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Amid Daily Bombings, Ukraine's Plans to Transform Government Services with Blockchain Surge Forward

Judging by the incredibly stoic demeanor of Yulia Parkhomenko, one of the directors within Ukraine's Ministry of Digital Transformation, you would never guess that she and her colleagues are forging ahead with their plans to revolutionize Ukraine's government services while bombs are randomly falling around them and electricity is only available for four hours on a good day. But with an eye towards a fully digitally transformed country (a vision that comes straight from Ukrainian President Volodymyr Zelensky) and in a demonstration of true grit, that's exactly what she and her team are doing, and they are moving at a lightning pace. Also, as Parkhomenko explains to Blockchain Journal editor-in-chief David Berlind at the World Economic Forum in Davos, Switzerland, Ukraine plans to run its first Central Bank Digital Currency (CBDC) pilot in 2024 (full-text transcript appears below).

World Economic Forum

By David Berlind

Published:January 18, 2023

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9 min read

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Audio-Only Podcast

Despite War, Ukraine's Ministry of Digital Transformation Remains Undeterred in its Strategic Mandate

David Berlind: Yulia Parkhomenko, you are the Director in the Ministry of Digital Transformation of Ukraine. So this is going to generate a lot of interest with our audience, mainly because you're from Ukraine and everybody's following what's going on in Ukraine very carefully. And you should know that, I know that speaking for the whole world, our hearts and minds go out to you in Ukraine and what's going on there. We feel terribly about it. But what also is amazing is that you continue to move forward with your work and your mission, as do many of the Ukrainians in whatever jobs they hold. And I am curious to first learn, what is it that the Ministry of Digital Transformation does in Ukraine? What's their mission?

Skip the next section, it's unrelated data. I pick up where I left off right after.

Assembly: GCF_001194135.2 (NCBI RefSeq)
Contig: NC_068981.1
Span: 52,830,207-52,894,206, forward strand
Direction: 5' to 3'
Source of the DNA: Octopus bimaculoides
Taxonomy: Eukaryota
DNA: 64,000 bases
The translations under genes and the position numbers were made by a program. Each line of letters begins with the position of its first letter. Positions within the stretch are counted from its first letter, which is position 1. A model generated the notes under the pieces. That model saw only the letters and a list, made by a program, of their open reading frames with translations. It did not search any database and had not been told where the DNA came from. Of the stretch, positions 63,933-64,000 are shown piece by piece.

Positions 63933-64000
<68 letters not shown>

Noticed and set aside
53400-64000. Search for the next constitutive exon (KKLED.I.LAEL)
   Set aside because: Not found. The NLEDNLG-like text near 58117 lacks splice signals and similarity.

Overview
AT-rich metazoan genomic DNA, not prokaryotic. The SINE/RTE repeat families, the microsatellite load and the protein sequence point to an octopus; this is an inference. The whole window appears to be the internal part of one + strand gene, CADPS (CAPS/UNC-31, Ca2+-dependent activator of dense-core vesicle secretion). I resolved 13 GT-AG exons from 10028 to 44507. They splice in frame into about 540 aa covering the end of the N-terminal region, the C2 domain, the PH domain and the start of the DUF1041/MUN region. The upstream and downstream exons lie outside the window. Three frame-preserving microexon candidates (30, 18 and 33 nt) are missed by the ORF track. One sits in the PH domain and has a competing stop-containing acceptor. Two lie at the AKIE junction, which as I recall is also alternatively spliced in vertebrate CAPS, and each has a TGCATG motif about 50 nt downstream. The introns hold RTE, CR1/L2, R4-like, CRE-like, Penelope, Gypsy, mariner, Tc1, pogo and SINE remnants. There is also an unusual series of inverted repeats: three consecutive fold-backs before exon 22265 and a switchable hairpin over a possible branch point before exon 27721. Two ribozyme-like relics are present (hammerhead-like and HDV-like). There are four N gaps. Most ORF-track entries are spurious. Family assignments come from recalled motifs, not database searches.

Yulia Parkhomenko: I want to mention that our Ministry created three years ago, it's like a young Ministry in our country and we are creating a digital economy and we developed it and create new projects and helps our country to move on and new technologies, Artificial Intelligence, Blockchain technologies, CBDCs, visual assets, and any other projects. So our Ministry has a huge team and we continue to work in Ukraine with all our team in Ukraine, but somebody in Kiev, somebody in other cities, where it's really hard without electricity. So we try to find the places with generators or private banks that helps us to be in touch and continue our work.

Berlind: So electricity is an ongoing problem.

Parkhomenko: Yeah.

Berlind: We see that in the news, especially, I'm in the United States and we see a lot of that news coverage, where it seems like the power grid gets rebuilt by somebody and then a day later it gets bombed and then it has to be rebuilt and it just seems like an endless cycle. That must be very difficult.

Parkhomenko: Absolutely, yes. Because more than half our critical infrastructure is ruined and we're no electricity more than 20 hours per day all over the country and after each bombs it's like worser and worser. And so it's really hard situation now.

Berlind: I can't imagine those circumstances. It just must be terribly difficult to get any work done. I don't think I could actually work having that going on around me. But somehow it seems like Ukrainians are just a very, very resilient people and just get about their business. Going back to the Ministry of Digital Transformation, what's an example of something, a project that needed some form of transformation where the old way of doing it was needed to be updated and you're going through the process of digitally transforming that process right now?